As one colleague described her: "Carla is very much like the World Wide Web. If you don't already know Carla, you soon will."
Focus on the Customer
I am an 83-year old widow. My only income is Social Security, about $700 per month. When my husband was alive we did pretty well with his pension and Social Security, but since he died five years ago it has been so difficult. I have trouble getting dressed each day. I had a stroke two years ago, and my left arm doesn't work like it did before. The home health care agency sends a home care aide during the week to help me get dressed, but I have no one to help on the weekends. My son, who lives three hours away, is afraid that I will fall and no one will be there to help me. He wants me to move, but where can I go on $700 a month? It all seems so overwhelming and confusing to go from one agency to another asking for help. But the thought of moving to a nursing home is so depressing -- the only person I have shared a room with is my husband.
It is stories like that—and the people behind them—that keep Pope motivated. She has carried that focus on the customer throughout her career. As director of assisted living for the Iowa Health Care Association, where she spent much of her time as an intermediary between government entities and providers, she stressed the importance of putting the customer's interest first. "That was my strength; that I would always focus on the customers. The customer was something regulators and providers could agree on and so we used it as our basis for going forward."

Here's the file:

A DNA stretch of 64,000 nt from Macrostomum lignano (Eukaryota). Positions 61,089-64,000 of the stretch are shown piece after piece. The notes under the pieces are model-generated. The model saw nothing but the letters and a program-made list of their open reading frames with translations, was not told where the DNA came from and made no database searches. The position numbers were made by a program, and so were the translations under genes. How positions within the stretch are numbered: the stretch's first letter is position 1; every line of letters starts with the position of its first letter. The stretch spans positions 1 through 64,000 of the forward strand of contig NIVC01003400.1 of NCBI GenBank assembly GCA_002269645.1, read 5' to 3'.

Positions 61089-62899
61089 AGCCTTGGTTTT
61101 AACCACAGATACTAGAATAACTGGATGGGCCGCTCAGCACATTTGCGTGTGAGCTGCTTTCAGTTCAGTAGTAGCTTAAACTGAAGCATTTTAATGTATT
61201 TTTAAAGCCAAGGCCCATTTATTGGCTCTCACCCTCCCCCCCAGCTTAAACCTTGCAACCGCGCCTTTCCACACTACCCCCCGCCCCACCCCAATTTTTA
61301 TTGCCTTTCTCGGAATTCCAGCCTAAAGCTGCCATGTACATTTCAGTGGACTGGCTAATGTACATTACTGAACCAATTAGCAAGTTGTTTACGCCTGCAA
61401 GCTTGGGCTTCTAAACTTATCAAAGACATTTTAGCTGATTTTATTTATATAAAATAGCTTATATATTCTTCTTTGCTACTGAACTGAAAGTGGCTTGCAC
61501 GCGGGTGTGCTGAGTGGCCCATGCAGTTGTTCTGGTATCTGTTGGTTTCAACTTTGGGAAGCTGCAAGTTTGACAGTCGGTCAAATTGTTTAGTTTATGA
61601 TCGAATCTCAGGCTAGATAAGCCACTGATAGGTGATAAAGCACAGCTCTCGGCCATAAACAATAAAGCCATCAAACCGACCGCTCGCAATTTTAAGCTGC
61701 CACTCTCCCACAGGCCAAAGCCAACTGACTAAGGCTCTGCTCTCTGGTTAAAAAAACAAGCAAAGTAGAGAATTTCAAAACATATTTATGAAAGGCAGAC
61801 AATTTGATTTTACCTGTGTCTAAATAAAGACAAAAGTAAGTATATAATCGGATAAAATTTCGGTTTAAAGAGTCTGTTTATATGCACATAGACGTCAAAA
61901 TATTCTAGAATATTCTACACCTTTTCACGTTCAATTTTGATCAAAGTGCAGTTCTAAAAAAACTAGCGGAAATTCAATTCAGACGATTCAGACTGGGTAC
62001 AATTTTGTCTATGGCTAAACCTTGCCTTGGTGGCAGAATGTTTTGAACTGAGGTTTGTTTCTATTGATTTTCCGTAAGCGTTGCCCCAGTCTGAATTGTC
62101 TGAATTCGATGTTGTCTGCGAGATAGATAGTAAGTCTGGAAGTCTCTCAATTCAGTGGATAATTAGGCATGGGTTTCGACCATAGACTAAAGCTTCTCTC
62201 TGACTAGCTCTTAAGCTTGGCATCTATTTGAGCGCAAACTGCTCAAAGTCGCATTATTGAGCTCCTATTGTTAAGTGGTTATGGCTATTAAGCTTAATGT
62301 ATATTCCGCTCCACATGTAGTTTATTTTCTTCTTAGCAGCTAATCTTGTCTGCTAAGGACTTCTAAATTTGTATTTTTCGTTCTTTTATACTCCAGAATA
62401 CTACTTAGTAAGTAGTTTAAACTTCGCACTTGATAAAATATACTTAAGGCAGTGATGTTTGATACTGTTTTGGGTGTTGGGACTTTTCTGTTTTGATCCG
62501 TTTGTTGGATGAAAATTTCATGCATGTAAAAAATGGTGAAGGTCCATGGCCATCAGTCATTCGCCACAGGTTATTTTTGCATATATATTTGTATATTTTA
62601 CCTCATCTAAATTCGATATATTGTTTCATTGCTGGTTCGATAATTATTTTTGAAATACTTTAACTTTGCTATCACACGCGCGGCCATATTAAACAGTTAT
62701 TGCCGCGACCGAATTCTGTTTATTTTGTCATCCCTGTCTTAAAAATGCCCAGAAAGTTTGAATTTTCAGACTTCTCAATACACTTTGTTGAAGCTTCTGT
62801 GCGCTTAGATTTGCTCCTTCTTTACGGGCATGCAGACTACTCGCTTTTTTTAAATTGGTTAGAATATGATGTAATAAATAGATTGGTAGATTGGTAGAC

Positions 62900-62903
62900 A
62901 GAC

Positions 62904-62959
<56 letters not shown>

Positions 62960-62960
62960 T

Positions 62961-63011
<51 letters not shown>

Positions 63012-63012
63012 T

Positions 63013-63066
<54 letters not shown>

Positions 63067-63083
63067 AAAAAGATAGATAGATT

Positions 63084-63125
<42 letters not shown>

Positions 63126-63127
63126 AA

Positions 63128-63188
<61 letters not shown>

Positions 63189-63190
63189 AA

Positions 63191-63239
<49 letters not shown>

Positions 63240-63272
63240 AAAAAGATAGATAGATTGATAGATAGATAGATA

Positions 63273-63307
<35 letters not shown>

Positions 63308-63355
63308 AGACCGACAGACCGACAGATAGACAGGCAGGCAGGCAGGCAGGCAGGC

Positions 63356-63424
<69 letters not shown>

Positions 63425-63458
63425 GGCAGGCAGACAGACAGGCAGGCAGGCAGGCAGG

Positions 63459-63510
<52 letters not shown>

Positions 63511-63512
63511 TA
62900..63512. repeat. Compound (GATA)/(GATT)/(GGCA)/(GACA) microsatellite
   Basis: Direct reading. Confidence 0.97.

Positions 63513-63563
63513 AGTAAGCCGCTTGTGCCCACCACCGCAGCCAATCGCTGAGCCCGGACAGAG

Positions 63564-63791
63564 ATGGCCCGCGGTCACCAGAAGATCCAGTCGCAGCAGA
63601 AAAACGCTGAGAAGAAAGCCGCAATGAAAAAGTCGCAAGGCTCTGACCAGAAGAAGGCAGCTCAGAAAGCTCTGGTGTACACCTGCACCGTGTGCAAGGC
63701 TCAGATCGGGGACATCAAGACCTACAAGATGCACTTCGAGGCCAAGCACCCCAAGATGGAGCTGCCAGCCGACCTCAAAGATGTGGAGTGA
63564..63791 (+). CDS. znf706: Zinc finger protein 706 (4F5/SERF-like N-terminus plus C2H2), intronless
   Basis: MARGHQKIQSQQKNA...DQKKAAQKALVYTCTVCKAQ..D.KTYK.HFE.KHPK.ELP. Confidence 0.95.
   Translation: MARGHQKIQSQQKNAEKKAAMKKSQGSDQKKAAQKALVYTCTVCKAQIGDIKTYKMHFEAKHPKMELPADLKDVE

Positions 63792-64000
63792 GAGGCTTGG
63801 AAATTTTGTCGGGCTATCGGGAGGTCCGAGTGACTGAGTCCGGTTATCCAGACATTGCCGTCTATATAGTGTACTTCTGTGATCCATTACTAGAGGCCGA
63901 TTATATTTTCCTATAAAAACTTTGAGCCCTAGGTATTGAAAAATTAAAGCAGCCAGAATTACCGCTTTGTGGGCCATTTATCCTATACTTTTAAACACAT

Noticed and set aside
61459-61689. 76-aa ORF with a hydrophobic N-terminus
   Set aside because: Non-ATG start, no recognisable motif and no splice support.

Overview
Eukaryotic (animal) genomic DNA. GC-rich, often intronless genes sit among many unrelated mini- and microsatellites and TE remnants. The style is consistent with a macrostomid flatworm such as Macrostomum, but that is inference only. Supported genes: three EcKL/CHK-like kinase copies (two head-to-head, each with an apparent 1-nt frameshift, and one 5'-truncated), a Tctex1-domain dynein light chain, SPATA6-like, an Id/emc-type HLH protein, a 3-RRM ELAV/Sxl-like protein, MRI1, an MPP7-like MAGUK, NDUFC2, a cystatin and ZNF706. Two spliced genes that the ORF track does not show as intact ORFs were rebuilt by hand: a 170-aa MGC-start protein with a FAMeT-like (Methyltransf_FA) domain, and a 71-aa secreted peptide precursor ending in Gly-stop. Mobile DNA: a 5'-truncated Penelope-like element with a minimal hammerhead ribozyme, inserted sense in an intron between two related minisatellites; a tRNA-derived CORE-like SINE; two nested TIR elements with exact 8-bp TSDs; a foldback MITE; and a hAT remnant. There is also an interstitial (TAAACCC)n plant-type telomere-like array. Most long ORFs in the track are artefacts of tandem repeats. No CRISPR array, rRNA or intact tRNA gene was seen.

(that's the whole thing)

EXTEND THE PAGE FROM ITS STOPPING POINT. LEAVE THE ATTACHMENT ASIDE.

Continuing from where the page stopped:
That's why the job with Coming Home appealed to her so much. "I have to believe in what I'm doing," she says. "And I wanted to work in an area where the sum of our work could be bigger than the parts and would have a lasting impact on the health care environment."
She appears to be doing that now. If Emerson Point, the first facility to open, is successful, it will save an estimated $800,000 annually in state and federal funds, not to mention providing 54 people with bright, new, one-bedroom apartments complete with full kitchens. The complex already has a waiting list of 40 people hoping for spots, some from as far away as South Dakota and Minnesota.
Seeing that project come to life, Pope says, has been "incredibly exciting." "We've been working ourselves to the bone for two and a half years," she says. "Now all the blood, sweat and tears are coming to an end and we're finally getting to serve people."